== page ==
We would expect approximately 19 out of the 20 tolerance intervals in figure 4 to bracket at least 99 percent of the product stream. Here all 20 intervals do so. However, by insisting that approximately 95 percent of the intervals will bracket a least 99 percent of the product stream we end up with intervals with end points ranging from -1 to 21 when the middle 99 percent of this process is found between 6 and 14. Thus, our "predictions" regarding the product stream are over twice as wide as the actual product stream.

**Figure 4:**

Our second example will use the data from Line Seven shown in figure 10. Using all 200 values we find an average of 12.86 and a global standard deviation statistic of 3.46. Using these values an estimate for the middle 99 percent of the product stream is provided by the 50%/99% tolerance interval of 3.91 to 21.81.

As before, to see how tolerance intervals work in practice, these 200 data were subdivided into sets of N = 10 values each and a 95%/99% tolerance interval was found for each subset. The histogram and the 20 tolerance intervals are shown in figure 5.

**Figure 5:**

Here, like the proverbial blind squirrel, three of our 95%/99% tolerance intervals (intervals 8, 10, and 20) actually managed to bracket at least 99 percent of the 200 values from Line Seven! The other 17 tolerance intervals came up short, and this happened in spite of the fact that these intervals were inflated over 72 percent relative to the target interval. So, rather than getting intervals that cover at least 99 percent of the data 95 percent of the time, we get intervals that perform as expected only 15 percent of the time!

On the other hand, the region actually covered by 19 out of the 20 tolerance intervals (using all but interval number 9) is the region shaded in white. This region includes observed values of 11 to 17 and contains 64 percent of these 200 data. So either our 95%/99% tolerance intervals ended up covering 64 percent of the product stream 95 percent of the time; or else they covered 99 percent of the product stream 15 percent of the time! Either way, one of our excessively precise confidence and coverage values fails miserably.

Of course, as we learned last month, the problem with Line Seven is that it was being operated unpredictably. The formulas for the tolerance intervals, like everything else in statistical inference, explicitly assume that we are working with independent and *identically distributed* random variables. When the data are not homogeneous this assumption is inappropriate and the inferences break down. The formulas may be used to compute numbers, but the numbers will no longer mean what you expect them to mean. Once the foundation assumption is removed the whole inferential structure will collapse.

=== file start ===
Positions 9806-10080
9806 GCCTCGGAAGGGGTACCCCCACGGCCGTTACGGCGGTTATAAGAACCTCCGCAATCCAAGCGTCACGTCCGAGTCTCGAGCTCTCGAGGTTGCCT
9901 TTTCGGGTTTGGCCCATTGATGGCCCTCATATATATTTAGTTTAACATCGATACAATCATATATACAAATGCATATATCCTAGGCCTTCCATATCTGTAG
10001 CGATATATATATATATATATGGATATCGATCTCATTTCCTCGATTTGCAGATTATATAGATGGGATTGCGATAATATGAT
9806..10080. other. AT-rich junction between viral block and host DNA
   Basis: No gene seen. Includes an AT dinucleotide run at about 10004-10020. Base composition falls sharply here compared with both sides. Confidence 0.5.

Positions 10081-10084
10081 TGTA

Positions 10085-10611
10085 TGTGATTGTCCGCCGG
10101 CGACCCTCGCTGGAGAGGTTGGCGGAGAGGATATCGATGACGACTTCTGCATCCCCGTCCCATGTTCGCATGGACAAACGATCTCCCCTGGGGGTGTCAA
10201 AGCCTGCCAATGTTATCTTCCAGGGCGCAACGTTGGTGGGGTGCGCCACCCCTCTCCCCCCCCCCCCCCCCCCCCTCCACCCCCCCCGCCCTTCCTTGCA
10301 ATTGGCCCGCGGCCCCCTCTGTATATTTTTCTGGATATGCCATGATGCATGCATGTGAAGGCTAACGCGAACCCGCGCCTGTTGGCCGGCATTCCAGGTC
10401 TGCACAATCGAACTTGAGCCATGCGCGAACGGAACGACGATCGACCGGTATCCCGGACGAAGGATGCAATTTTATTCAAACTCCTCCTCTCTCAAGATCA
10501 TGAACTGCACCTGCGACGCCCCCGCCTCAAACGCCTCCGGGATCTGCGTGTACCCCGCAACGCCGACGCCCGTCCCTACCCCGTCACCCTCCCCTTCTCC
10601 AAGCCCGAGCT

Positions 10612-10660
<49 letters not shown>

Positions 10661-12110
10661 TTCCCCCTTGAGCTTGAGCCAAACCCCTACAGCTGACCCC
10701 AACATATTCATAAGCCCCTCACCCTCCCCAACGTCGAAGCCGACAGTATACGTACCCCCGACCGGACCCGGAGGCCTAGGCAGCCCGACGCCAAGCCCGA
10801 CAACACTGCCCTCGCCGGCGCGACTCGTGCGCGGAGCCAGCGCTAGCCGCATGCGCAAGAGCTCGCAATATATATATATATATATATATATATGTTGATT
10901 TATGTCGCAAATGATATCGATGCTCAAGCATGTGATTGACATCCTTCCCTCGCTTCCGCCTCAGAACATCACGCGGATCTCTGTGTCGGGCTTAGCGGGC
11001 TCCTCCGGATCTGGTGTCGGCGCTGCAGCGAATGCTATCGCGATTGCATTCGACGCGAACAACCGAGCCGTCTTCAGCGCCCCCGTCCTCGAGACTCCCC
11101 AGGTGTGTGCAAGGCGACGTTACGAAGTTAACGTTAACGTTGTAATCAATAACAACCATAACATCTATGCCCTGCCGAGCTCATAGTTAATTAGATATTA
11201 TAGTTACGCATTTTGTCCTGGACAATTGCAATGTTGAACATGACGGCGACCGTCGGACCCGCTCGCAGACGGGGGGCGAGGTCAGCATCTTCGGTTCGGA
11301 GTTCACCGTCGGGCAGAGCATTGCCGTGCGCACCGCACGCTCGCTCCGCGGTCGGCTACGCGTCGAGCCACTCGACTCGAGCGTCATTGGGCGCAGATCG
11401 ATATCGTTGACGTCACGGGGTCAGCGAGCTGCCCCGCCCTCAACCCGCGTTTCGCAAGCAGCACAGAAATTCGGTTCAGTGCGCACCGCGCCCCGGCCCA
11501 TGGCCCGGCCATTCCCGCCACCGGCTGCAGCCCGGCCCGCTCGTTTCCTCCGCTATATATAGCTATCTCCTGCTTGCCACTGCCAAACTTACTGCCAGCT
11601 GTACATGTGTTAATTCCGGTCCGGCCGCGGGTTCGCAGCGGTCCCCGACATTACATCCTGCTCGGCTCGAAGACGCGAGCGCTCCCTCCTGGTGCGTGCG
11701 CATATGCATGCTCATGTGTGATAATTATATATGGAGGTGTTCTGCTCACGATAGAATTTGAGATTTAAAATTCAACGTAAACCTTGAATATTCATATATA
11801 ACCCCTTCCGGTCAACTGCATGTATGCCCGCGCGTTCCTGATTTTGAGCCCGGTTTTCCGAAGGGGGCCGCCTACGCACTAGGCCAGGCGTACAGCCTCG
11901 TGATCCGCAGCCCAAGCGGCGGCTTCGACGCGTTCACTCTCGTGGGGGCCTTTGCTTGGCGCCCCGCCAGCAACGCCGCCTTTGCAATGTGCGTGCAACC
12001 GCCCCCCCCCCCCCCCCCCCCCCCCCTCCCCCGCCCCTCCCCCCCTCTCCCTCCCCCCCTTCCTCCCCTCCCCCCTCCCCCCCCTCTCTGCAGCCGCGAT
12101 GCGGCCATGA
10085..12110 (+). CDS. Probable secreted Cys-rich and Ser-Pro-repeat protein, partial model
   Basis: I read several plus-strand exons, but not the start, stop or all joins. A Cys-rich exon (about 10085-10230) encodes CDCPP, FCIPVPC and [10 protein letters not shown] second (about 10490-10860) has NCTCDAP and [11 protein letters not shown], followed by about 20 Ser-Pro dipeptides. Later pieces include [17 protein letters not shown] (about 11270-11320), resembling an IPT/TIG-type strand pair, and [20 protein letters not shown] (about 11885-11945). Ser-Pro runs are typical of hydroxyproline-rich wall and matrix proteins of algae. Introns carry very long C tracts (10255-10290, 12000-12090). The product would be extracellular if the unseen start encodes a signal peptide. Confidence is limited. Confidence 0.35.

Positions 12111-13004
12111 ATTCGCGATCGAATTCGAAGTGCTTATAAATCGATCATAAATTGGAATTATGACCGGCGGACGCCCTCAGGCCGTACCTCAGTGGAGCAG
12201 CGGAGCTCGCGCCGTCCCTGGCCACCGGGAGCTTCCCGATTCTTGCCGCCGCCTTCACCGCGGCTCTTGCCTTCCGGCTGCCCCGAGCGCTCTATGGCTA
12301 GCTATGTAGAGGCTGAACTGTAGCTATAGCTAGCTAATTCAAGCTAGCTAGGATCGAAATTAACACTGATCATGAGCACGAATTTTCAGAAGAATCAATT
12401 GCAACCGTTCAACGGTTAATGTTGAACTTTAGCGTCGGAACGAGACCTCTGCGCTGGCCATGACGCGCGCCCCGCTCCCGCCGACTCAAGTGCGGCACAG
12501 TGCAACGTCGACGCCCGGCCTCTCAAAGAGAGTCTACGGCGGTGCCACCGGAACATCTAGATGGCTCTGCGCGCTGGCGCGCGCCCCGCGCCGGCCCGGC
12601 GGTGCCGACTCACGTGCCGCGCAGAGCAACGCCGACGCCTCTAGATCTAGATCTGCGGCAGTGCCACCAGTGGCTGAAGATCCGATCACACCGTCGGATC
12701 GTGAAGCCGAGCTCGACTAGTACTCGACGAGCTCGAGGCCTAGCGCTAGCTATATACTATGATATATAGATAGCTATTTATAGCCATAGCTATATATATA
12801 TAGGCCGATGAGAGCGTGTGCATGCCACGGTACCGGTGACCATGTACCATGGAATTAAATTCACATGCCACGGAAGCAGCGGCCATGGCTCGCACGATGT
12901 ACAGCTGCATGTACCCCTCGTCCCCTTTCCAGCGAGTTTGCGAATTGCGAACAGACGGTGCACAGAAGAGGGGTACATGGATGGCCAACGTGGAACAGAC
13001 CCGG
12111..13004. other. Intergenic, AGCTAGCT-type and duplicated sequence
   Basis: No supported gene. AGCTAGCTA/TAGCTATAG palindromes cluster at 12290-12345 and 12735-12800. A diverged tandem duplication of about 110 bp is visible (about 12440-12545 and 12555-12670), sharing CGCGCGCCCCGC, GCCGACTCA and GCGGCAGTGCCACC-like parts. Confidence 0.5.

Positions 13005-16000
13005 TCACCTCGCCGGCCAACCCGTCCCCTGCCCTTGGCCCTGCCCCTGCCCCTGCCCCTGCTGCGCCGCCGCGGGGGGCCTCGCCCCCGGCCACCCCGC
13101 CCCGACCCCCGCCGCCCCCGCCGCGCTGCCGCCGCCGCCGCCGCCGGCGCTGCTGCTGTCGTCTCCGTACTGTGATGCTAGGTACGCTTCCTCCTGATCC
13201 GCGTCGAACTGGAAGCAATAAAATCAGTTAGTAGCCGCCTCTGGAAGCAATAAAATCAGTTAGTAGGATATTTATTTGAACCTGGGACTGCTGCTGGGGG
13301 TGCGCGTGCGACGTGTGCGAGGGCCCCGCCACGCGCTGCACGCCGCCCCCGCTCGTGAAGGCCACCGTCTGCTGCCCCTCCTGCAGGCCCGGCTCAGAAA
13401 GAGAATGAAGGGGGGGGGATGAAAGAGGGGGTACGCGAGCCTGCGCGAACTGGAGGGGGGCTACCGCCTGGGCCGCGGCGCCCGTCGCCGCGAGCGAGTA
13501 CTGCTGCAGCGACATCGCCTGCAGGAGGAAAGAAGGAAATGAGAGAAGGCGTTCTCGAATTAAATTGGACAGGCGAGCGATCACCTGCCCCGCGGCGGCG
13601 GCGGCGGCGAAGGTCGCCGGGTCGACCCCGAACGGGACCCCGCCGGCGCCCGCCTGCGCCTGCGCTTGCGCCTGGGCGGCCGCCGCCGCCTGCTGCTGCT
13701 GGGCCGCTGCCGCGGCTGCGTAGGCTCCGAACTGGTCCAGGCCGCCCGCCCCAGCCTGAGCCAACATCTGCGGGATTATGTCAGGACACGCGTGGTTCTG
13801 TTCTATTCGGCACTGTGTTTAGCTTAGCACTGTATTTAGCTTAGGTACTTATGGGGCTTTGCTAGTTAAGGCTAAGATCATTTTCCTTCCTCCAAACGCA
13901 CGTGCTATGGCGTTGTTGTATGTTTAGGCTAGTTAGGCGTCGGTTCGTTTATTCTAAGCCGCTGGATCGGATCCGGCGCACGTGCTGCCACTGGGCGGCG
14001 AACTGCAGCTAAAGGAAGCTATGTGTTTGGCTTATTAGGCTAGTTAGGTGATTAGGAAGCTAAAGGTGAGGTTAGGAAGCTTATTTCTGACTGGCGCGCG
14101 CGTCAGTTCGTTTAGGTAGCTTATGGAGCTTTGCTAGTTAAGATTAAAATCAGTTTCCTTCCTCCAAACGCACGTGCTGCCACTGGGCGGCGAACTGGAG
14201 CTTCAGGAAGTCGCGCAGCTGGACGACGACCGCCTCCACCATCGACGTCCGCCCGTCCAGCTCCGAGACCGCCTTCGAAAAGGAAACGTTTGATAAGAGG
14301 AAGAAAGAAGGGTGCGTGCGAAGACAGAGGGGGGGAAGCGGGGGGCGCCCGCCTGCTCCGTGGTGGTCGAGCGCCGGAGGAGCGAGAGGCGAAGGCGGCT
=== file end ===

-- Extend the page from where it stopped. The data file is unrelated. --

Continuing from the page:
So, the first problem with tolerance intervals is that they will *only* work when you are characterizing the product stream for a process that is being operated predictably. And the *only* way to operate a process predictably is to use a process behavior chart to establish and maintain predictable operation. Thus, the *only* time that statistical tolerance intervals function as advertised is when they are used in conjunction with a process behavior chart. So how do they differ from the computations used with a process behavior chart?

The limits on a process behavior chart are commonly known as three-sigma limits. Mathematically, these limits are essentially a 50%/99.7% tolerance interval (computed using a within-subgroup measure of dispersion rather than a global one). This shift in the confidence level and the different basis for the computation make a world of difference. The three-sigma limits of a process behavior chart are intended to filter out the *probable noise *in order to help the user identify *potential signals *of process changes. They separate the routine variation from the exceptional variation. To do this they *estimate* the values for A and B rather than trying to *bracket* A and B.

When exceptional variation is present we know that there is a dominant assignable cause that is affecting our process. When we can identify that assignable cause we can then either compensate for it or make it part of the set of control factors for our process. Either way we remove its effects from our product stream, which increases product consistency and lowers our scrap and rework rates. With increased consistency and reduced scrap and rework costs we can deliver higher quality at lower cost, which is the way to take over markets. Thus, three-sigma limits tell us when to take action on the process.